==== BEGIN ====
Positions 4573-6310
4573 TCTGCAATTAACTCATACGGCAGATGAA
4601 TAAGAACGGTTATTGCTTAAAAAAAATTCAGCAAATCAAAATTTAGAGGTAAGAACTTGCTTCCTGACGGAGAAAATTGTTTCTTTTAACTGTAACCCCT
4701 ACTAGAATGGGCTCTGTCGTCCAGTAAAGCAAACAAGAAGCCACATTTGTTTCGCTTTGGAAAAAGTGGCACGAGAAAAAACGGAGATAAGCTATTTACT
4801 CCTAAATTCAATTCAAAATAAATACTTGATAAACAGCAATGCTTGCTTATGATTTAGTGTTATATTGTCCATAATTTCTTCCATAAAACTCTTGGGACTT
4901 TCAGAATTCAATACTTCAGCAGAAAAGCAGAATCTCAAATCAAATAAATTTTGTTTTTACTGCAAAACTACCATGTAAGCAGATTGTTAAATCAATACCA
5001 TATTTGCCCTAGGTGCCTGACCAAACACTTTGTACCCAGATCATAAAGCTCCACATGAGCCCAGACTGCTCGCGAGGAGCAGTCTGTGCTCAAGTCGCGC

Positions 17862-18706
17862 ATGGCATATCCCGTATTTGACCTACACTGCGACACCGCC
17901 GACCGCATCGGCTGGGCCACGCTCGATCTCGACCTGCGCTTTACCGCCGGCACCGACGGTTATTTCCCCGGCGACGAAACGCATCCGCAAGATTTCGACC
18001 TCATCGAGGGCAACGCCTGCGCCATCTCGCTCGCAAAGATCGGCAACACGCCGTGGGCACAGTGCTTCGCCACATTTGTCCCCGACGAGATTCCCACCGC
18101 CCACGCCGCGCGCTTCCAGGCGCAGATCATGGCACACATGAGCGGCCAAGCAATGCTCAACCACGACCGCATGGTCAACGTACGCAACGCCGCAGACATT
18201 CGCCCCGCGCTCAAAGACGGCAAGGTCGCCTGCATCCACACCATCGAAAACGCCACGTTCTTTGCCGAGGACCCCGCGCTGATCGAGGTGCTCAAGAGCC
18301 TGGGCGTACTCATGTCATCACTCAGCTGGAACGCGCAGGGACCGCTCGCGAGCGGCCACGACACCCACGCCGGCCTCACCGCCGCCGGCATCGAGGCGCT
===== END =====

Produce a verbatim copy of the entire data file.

Positions 4573-6310
4573 TCTGCAATTAACTCATACGGCAGATGAA
4601 TAAGAACGGTTATTGCTTAAAAAAAATTCAGCAAATCAAAATTTAGAGGTAAGAACTTGCTTCCTGACGGAGAAAATTGTTTCTTTTAACTGTAACCCCT
4701 ACTAGAATGGGCTCTGTCGTCCAGTAAAGCAAACAAGAAGCCACATTTGTTTCGCTTTGGAAAAAGTGGCACGAGAAAAAACGGAGATAAGCTATTTACT
4801 CCTAAATTCAATTCAAAATAAATACTTGATAAACAGCAATGCTTGCTTATGATTTAGTGTTATATTGTCCATAATTTCTTCCATAAAACTCTTGGGACTT
4901 TCAGAATTCAATACTTCAGCAGAAAAGCAGAATCTCAAATCAAATAAATTTTGTTTTTACTGCAAAACTACCATGTAAGCAGATTGTTAAATCAATACCA
5001 TATTTGCCCTAGGTGCCTGACCAAACACTTTGTACCCAGATCATAAAGCTCCACATGAGCCCAGACTGCTCGCGAGGAGCAGTCTGTGCTCAAGTCGCGC

Positions 17862-18706
17862 ATGGCATATCCCGTATTTGACCTACACTGCGACACCGCC
17901 GACCGCATCGGCTGGGCCACGCTCGATCTCGACCTGCGCTTTACCGCCGGCACCGACGGTTATTTCCCCGGCGACGAAACGCATCCGCAAGATTTCGACC
18001 TCATCGAGGGCAACGCCTGCGCCATCTCGCTCGCAAAGATCGGCAACACGCCGTGGGCACAGTGCTTCGCCACATTTGTCCCCGACGAGATTCCCACCGC
18101 CCACGCCGCGCGCTTCCAGGCGCAGATCATGGCACACATGAGCGGCCAAGCAATGCTCAACCACGACCGCATGGTCAACGTACGCAACGCCGCAGACATT
18201 CGCCCCGCGCTCAAAGACGGCAAGGTCGCCTGCATCCACACCATCGAAAACGCCACGTTCTTTGCCGAGGACCCCGCGCTGATCGAGGTGCTCAAGAGCC
18301 TGGGCGTACTCATGTCATCACTCAGCTGGAACGCGCAGGGACCGCTCGCGAGCGGCCACGACACCCACGCCGGCCTCACCGCCGCCGGCATCGAGGCGCT